Focus' Justin Pelej on Bisnow Panel: 'The Darling Of The Party': Investors Flock To Midwestern Multifamily As They Flee Struggling Asset Classes

20 June 2024

Chicago’s red-hot industrial market is cooling. Retail’s biggest brag is that now “we suck less, finally.” Office assets are struggling mightily, to put it lightly. 

June 17, 2024 Ryan Wangman, Chicago

In a CRE climate featuring more ugly ducklings than Cinderellas, investors say the glass slipper fits best on Midwestern multifamily assets, which are standing out as a relative bright spot these days.

Constrained supply has led to better rent growth in Chicago and other formerly overlooked Midwestern and Northeastern cities. This is leading to a general sense of optimism from investors in the asset class, panelists said at Bisnow’s Multifamily Annual Conference Midwest on Thursday at The Ritz-Carlton Chicago. 

“Most investors would look at multi as the darling of the party,” said Scott Zwilling, principal at Spirit Investment Partners. “There's been a lot of investors of other asset classes that have flooded into multi over the last three, four years.”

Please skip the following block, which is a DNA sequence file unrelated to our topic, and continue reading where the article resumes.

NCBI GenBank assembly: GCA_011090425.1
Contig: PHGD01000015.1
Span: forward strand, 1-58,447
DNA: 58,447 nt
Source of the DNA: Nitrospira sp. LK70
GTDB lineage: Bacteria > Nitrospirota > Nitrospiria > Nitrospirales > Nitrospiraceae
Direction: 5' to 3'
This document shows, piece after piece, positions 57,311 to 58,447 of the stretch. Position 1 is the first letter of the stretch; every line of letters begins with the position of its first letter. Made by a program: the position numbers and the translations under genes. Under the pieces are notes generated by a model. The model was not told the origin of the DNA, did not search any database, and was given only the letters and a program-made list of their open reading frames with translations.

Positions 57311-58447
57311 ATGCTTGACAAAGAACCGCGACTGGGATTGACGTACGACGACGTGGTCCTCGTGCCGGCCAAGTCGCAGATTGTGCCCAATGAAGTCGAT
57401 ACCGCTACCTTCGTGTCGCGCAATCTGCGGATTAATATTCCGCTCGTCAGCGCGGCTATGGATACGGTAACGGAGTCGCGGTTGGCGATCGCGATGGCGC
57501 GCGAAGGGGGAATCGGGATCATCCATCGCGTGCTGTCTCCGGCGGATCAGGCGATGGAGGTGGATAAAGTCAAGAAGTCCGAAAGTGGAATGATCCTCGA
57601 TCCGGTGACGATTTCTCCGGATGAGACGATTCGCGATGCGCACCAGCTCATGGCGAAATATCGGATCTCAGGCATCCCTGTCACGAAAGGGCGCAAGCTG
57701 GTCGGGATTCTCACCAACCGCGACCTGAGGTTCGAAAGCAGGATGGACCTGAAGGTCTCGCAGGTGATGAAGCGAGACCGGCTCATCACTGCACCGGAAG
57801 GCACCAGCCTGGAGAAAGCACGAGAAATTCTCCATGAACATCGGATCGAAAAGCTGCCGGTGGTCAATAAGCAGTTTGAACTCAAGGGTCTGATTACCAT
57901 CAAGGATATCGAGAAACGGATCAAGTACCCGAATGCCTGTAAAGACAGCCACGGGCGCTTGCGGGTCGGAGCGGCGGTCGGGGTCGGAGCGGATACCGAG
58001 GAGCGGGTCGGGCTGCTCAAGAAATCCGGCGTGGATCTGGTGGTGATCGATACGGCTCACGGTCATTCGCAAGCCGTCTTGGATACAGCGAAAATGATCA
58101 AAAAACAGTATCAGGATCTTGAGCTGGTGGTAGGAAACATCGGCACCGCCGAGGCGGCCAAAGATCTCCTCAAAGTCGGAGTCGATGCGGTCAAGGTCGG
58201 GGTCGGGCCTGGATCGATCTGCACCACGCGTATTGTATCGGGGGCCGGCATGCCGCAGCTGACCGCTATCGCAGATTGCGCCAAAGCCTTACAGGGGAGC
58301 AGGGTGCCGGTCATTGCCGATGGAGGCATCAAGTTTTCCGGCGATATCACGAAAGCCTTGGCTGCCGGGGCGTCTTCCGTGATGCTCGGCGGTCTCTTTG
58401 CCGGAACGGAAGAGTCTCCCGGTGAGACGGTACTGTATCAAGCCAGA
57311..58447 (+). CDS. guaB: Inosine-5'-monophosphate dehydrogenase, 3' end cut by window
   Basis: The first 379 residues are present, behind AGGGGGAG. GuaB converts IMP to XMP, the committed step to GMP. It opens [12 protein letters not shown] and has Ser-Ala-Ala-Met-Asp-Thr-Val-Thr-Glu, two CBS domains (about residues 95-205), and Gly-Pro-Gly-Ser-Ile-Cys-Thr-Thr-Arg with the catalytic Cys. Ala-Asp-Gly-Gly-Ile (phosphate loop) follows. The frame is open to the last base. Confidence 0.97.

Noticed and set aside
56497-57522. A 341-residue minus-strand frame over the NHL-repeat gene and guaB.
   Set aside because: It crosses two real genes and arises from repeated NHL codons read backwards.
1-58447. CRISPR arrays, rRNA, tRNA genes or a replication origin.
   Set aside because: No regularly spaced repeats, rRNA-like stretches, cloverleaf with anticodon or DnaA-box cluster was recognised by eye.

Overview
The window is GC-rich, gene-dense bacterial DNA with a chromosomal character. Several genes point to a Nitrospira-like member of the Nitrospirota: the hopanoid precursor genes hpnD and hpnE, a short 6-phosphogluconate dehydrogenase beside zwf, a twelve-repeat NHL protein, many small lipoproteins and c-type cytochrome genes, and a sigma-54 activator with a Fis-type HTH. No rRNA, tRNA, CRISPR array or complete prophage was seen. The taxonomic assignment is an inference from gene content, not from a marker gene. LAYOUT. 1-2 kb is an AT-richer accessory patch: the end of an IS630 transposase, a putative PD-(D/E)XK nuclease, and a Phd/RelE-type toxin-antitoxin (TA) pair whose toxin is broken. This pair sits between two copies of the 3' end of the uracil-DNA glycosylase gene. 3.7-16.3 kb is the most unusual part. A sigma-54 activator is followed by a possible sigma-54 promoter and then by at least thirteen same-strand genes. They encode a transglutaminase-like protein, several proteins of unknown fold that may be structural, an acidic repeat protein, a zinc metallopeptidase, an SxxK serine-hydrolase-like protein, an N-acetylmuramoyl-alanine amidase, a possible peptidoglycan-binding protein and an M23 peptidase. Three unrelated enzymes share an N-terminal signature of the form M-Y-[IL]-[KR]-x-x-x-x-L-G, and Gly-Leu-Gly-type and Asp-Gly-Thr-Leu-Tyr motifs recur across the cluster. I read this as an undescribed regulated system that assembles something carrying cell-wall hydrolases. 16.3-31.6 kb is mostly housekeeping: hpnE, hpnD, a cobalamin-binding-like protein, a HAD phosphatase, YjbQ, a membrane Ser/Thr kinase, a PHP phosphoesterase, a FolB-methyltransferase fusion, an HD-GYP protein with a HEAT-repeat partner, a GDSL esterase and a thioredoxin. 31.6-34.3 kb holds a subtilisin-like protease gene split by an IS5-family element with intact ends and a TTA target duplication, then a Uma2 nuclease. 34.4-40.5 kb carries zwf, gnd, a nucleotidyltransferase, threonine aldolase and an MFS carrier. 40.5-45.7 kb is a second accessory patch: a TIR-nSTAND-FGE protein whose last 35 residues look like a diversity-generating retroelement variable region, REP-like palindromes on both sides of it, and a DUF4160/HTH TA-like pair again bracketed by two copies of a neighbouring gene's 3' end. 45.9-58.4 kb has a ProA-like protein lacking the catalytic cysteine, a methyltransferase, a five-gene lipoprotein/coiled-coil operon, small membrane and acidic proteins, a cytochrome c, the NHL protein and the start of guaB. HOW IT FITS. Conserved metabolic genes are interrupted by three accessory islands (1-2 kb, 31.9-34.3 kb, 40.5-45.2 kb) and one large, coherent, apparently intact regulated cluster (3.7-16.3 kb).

The Sun Belt benefited from most of the spoils in the early years after the onset of the pandemic. But now the focus has shifted north.

Four of the nation’s six strongest rental markets were in the Midwest at the end of 2023: suburban Chicago, Milwaukee, Grand Rapids, Michigan, and Omaha, Nebraska, according to a RentCafe year-end multifamily report

Yardi Matrix projects Chicago at 2.2% rent growth in 2024, according to its summer 2024 multifamily outlook. That is a marked difference from several other once-hot metros across the country with projected rent declines, like Austin's anticipated 4.1% fall, Atlanta's 2.2% drop and Raleigh-Durham's 1.7% dip. 

Read the full event recap story from Bisnow.

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